Obedjiwan Strikes Deal To Take Back Local Policing From SQ

Obedjiwan police have faced chronic funding issues for the past several years. (Obedjiwan)

Obedjiwan police have faced chronic funding issues for the past several years. (Obedjiwan)

But long-term solution to funding issues remains elusive

CBC News Posted: Apr 27, 2016

An Atikamekw First Nation in the Mauricie region will reinstate the community police force it dissolved earlier this month due to a funding shortage.

The Sûreté du Québec has been policing Obedjiwan — 200 kilometres west of Roberval, Que. — since the band council decided to disband its police force of 22 officers.

Obedjiwan’s leaders said the move was necessary because the Quebec government failed to provide $600,000 in additional funding promised to the community to keep its police force afloat.

The band council said Wednesday that it had reached a temporary deal with the federal and provincial governments that will allow it take over policing from the SQ beginning May 1.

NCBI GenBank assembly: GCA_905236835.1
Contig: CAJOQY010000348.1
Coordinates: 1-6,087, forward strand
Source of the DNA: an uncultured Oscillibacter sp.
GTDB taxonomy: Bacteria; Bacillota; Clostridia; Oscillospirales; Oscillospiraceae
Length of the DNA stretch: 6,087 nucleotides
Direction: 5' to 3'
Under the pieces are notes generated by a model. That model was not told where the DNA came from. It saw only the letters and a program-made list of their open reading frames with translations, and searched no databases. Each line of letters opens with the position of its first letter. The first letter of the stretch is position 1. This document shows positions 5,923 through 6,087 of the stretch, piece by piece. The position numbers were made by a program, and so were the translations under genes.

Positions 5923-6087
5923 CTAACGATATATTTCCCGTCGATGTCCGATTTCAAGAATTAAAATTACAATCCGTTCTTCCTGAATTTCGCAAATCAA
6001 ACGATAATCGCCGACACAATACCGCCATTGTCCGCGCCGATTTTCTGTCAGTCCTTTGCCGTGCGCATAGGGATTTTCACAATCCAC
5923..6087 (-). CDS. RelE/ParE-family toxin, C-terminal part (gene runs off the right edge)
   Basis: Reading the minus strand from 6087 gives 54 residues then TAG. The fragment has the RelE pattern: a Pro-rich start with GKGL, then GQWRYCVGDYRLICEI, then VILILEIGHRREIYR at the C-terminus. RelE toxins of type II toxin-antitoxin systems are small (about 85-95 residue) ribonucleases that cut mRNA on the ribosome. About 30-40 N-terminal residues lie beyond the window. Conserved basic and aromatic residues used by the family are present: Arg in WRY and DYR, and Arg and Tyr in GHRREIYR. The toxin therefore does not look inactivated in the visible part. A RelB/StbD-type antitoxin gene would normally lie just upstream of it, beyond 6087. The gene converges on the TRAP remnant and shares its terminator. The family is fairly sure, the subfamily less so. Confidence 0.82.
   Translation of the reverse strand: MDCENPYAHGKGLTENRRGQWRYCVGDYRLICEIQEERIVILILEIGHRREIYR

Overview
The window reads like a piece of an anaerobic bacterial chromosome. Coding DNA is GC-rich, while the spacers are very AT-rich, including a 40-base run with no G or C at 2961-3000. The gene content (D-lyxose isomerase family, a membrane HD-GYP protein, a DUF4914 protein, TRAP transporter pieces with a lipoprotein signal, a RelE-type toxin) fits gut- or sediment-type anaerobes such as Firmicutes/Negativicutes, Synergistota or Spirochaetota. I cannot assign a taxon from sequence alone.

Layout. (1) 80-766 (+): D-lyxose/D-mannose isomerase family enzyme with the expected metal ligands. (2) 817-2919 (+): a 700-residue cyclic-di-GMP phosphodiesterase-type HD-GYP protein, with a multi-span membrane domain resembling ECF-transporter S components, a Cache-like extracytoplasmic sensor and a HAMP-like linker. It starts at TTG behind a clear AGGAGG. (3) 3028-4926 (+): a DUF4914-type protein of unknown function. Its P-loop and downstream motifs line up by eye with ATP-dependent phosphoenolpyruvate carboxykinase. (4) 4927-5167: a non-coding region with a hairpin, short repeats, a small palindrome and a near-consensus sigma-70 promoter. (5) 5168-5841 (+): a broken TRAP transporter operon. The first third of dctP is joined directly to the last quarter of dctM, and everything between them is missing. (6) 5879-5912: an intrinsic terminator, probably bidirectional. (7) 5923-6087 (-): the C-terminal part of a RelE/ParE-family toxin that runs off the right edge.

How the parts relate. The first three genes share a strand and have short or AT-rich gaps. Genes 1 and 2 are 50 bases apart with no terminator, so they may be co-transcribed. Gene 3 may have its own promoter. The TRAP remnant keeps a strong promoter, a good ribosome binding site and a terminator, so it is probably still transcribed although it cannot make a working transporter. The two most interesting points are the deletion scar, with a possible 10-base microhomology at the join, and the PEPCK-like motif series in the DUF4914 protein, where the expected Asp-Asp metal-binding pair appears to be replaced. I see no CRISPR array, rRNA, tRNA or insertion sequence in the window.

They described the negotiations as “not easy” and stressed that a permanent solution to the funding issue still needs to be found.

“We were not completely satisfied, and the discussions are still ongoing to resolve certain financial aspects,” Chief Christian Awashish said in a news release.

The band has been seeking more money since 2012.

A 2015 study conducted by the SQ concluded the Obedjiwan police force required between $2.6 million and $3.2 million to operate. But it currently only receives about $2.2 million in annual financing – which works out to about $42,000 a week.

The cost of having provincial police take over local police duties was estimated at $100,000 per week.

Awashish said even though a long-term solution still needs to be found, he welcomed the return of the local force.

“The public security of the community is much better served by our own Aboriginal police force than it could be by the Sûreté du Québec,” Awashish said in the statement.

“The community breathes easier now and is happy at the return of its police.”